Zombies and the walking dead make for good copy, but do little to advance our understanding of life and death. Unfortunately, neither did the National Geographic with a cover article entitled, "The Science of Death: Coming Back from the Beyond."
The study used supernovae within about 400 million light years of Earth, which is a relatively small fraction of the size of the visible universe, but it is hoped that future studies will significantly improve our measurements of even more distant supernovae.
At this time of year, people often ask for my astronomical/religious opinion: "What was the Star of Bethlehem?" What was this heavenly sign that a savior, that a Messiah, that Jesus was born? Can modern science prove what this object really was?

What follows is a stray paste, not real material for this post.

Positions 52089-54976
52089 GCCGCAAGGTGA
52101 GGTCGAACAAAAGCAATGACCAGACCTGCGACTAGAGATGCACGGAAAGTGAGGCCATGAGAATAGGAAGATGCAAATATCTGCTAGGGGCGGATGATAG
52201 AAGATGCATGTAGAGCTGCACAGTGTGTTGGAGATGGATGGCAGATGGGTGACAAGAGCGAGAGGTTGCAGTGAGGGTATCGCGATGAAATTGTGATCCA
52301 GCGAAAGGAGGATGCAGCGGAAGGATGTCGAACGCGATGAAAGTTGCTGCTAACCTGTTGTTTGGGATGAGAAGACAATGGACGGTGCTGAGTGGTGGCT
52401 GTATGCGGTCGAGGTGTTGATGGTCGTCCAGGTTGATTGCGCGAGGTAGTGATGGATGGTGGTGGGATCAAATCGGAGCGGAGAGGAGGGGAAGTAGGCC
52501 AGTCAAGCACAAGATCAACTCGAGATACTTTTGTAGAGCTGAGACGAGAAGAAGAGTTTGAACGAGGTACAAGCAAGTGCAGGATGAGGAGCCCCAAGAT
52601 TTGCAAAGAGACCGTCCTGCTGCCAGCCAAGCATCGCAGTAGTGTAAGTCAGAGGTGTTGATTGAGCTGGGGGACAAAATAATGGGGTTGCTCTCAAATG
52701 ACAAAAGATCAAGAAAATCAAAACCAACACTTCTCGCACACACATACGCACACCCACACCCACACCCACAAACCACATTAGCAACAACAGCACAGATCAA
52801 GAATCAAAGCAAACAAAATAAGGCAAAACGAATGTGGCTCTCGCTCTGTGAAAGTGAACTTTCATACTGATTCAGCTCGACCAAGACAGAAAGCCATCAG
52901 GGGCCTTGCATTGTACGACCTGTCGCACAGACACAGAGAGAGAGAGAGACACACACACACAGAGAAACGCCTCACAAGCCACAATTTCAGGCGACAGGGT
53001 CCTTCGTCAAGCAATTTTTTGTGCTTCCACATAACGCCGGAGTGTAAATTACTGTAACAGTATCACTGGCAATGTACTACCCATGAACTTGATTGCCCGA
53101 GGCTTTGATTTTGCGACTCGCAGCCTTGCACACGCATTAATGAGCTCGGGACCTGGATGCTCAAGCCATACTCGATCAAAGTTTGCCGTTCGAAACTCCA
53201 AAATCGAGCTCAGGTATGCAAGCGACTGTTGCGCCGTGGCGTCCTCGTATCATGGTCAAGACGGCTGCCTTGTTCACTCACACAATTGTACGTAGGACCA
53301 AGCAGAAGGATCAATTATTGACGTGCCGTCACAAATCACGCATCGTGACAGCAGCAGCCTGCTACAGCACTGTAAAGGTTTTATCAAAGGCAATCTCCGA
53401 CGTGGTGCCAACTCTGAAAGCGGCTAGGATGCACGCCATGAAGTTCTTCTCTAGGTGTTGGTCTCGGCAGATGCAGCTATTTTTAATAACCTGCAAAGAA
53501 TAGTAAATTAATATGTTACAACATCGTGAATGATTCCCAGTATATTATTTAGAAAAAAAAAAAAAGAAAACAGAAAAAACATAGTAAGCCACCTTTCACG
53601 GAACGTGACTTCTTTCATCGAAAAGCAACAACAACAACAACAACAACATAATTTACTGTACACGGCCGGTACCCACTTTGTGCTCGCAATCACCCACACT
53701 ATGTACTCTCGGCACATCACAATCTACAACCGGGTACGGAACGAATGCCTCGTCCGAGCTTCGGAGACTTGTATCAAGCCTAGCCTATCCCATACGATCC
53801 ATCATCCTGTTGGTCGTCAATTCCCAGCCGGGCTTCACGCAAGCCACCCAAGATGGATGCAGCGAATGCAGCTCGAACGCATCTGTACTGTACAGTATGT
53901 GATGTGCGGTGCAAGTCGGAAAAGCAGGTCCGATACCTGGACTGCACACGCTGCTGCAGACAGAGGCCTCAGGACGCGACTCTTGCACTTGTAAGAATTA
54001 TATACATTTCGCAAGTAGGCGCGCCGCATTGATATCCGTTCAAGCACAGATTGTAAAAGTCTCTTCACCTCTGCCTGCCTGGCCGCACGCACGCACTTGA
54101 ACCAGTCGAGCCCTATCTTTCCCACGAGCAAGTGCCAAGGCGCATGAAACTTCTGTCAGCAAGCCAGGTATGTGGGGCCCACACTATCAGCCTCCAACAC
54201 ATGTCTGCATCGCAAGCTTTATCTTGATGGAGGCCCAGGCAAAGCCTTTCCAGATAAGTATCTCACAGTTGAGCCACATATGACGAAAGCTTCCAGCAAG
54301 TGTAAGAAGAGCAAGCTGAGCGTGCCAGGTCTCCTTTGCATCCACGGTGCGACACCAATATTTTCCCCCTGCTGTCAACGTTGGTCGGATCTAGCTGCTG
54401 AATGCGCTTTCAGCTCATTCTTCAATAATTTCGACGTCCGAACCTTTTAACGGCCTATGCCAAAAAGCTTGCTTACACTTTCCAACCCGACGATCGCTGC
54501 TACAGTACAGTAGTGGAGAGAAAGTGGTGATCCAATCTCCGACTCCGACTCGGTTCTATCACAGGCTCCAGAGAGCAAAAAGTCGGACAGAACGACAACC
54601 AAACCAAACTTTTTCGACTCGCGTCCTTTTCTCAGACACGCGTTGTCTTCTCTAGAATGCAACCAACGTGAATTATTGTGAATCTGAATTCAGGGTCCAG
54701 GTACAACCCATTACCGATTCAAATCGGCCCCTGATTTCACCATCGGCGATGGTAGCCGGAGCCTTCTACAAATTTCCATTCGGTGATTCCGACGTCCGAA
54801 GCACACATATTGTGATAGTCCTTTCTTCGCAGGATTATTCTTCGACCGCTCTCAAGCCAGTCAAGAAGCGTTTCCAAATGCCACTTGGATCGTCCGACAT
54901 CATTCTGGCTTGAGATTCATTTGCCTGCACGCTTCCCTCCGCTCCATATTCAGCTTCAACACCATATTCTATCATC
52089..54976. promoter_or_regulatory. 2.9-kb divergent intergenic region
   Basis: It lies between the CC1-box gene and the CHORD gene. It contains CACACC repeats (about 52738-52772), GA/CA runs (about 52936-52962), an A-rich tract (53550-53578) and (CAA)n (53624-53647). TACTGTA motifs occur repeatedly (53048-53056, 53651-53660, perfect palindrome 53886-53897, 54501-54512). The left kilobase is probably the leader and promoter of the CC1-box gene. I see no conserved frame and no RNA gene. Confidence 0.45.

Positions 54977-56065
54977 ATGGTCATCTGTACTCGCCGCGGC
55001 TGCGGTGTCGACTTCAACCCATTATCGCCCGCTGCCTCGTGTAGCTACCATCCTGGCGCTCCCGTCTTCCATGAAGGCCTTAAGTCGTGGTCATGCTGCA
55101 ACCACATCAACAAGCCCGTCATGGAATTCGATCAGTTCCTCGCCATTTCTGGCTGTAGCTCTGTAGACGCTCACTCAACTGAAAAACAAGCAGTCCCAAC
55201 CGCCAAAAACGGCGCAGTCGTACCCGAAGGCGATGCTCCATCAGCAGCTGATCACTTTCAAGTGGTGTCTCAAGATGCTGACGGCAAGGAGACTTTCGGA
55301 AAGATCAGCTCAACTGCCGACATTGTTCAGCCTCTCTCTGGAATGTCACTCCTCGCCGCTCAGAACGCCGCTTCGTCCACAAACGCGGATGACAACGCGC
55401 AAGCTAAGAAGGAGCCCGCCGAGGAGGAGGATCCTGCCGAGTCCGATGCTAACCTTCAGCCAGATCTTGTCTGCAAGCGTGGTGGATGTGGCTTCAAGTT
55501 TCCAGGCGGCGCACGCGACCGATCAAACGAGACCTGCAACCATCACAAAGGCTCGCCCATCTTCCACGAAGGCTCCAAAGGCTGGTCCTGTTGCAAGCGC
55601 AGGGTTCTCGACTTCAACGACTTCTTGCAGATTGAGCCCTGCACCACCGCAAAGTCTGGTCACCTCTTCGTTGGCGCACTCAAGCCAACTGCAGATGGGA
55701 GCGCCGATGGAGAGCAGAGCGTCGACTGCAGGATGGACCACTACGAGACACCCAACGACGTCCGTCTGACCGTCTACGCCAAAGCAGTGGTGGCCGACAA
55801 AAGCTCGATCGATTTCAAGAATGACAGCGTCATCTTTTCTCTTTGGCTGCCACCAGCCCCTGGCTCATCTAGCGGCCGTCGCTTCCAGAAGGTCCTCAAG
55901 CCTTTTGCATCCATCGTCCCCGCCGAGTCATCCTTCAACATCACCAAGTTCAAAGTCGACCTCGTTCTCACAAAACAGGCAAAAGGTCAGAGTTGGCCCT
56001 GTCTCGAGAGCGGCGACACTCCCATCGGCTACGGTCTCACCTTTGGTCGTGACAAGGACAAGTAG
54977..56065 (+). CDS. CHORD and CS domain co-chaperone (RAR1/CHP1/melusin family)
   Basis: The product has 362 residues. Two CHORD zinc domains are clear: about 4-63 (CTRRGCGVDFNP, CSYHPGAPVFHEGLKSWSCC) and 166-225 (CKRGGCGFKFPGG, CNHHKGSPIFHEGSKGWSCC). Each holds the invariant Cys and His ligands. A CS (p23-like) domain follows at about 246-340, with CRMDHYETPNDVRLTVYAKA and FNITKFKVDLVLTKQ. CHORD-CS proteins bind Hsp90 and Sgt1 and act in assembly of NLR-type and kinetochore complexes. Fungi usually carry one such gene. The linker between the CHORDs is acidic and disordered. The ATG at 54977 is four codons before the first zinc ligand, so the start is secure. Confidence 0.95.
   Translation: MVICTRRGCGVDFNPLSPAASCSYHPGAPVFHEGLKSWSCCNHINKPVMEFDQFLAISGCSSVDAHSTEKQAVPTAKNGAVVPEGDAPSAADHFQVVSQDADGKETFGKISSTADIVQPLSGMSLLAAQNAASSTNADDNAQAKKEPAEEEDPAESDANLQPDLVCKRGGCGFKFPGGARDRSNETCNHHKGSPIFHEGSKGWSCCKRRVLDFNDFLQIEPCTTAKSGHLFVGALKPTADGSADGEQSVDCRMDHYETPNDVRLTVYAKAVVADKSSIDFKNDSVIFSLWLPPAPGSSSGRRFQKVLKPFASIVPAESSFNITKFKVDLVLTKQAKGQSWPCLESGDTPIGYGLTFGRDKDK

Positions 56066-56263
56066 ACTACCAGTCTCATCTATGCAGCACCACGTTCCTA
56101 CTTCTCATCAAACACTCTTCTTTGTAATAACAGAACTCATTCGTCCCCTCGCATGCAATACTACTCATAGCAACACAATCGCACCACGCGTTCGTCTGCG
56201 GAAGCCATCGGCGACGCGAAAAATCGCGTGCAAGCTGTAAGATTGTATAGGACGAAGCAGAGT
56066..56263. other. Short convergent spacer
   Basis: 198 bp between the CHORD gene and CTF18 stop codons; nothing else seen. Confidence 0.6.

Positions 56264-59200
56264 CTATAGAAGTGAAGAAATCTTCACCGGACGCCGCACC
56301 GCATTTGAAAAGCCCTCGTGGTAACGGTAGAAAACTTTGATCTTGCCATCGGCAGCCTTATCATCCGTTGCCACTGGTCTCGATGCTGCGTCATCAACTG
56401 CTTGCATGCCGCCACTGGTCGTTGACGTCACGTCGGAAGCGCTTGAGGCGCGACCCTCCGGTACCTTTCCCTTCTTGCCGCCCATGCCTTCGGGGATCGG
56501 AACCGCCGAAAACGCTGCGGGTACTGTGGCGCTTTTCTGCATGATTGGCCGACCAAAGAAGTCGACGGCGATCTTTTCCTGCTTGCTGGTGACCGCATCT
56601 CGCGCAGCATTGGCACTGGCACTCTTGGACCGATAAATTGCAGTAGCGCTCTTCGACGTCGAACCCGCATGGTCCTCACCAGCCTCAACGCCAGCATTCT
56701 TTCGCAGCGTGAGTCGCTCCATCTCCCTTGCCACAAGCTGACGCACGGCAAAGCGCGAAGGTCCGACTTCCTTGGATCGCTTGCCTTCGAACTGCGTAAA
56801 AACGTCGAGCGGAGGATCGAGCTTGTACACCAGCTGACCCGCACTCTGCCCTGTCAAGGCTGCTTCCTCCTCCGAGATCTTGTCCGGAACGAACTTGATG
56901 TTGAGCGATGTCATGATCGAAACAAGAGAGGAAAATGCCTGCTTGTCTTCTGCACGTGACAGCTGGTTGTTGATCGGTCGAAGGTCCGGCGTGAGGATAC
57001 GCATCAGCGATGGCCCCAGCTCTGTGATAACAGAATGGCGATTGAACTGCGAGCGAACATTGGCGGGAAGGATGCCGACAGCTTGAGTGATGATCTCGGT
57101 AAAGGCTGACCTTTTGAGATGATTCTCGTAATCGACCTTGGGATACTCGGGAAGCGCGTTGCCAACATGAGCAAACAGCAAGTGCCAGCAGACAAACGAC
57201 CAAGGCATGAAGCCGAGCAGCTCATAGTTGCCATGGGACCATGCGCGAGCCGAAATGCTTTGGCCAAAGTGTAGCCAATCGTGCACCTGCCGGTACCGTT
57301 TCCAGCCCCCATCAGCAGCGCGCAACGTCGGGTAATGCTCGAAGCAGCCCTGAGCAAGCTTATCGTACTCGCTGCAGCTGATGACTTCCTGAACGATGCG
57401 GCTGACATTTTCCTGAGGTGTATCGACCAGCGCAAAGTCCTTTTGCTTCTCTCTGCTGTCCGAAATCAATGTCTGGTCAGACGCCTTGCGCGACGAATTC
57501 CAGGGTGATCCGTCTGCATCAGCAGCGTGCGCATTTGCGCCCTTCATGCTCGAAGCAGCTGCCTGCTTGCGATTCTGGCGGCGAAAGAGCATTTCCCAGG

Supernova explosions occur when the dense core of a massive star collapses to form a neutron star (a very compact object, only about 12 miles in diameter), producing copious amounts of neutrinos in the process.
It is time for the Perseid meteor shower, August's illuminating pre-dawn treat for sky gazers. The fiery streaks of dust and sand-sized bits of grit are the sparkling wake residue of comet Swift-Tuttle, last seen in northern hemisphere skies in 1992.